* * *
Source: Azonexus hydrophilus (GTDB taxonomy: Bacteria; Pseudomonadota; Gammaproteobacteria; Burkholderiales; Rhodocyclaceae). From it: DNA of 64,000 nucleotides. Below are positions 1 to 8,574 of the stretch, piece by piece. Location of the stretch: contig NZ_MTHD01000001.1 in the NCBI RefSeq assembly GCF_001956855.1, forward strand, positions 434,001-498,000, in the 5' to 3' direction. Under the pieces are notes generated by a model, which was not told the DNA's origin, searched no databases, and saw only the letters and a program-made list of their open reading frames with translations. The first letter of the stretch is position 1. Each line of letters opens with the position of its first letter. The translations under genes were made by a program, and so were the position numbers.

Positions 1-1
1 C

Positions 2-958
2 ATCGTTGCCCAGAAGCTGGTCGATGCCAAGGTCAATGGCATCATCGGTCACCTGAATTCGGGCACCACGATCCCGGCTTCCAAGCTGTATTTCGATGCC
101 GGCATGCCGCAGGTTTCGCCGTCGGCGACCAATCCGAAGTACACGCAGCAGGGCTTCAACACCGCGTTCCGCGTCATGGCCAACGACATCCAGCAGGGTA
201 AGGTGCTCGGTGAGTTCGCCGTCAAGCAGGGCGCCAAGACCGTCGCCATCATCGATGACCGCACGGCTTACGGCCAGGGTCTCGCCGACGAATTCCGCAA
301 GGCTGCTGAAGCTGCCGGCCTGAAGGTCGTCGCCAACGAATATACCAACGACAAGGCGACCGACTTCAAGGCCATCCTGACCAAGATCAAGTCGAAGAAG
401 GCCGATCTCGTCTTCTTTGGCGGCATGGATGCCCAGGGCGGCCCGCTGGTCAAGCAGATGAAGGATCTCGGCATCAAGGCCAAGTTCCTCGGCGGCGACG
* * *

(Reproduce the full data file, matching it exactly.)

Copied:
Source: Azonexus hydrophilus (GTDB taxonomy: Bacteria; Pseudomonadota; Gammaproteobacteria; Burkholderiales; Rhodocyclaceae). From it: DNA of 64,000 nucleotides. Below are positions 1 to 8,574 of the stretch, piece by piece. Location of the stretch: contig NZ_MTHD01000001.1 in the NCBI RefSeq assembly GCF_001956855.1, forward strand, positions 434,001-498,000, in the 5' to 3' direction. Under the pieces are notes generated by a model, which was not told the DNA's origin, searched no databases, and saw only the letters and a program-made list of their open reading frames with translations. The first letter of the stretch is position 1. Each line of letters opens with the position of its first letter. The translations under genes were made by a program, and so were the position numbers.

Positions 1-1
1 C

Positions 2-958
2 ATCGTTGCCCAGAAGCTGGTCGATGCCAAGGTCAATGGCATCATCGGTCACCTGAATTCGGGCACCACGATCCCGGCTTCCAAGCTGTATTTCGATGCC
101 GGCATGCCGCAGGTTTCGCCGTCGGCGACCAATCCGAAGTACACGCAGCAGGGCTTCAACACCGCGTTCCGCGTCATGGCCAACGACATCCAGCAGGGTA
201 AGGTGCTCGGTGAGTTCGCCGTCAAGCAGGGCGCCAAGACCGTCGCCATCATCGATGACCGCACGGCTTACGGCCAGGGTCTCGCCGACGAATTCCGCAA
301 GGCTGCTGAAGCTGCCGGCCTGAAGGTCGTCGCCAACGAATATACCAACGACAAGGCGACCGACTTCAAGGCCATCCTGACCAAGATCAAGTCGAAGAAG
401 GCCGATCTCGTCTTCTTTGGCGGCATGGATGCCCAGGGCGGCCCGCTGGTCAAGCAGATGAAGGATCTCGGCATCAAGGCCAAGTTCCTCGGCGGCGACG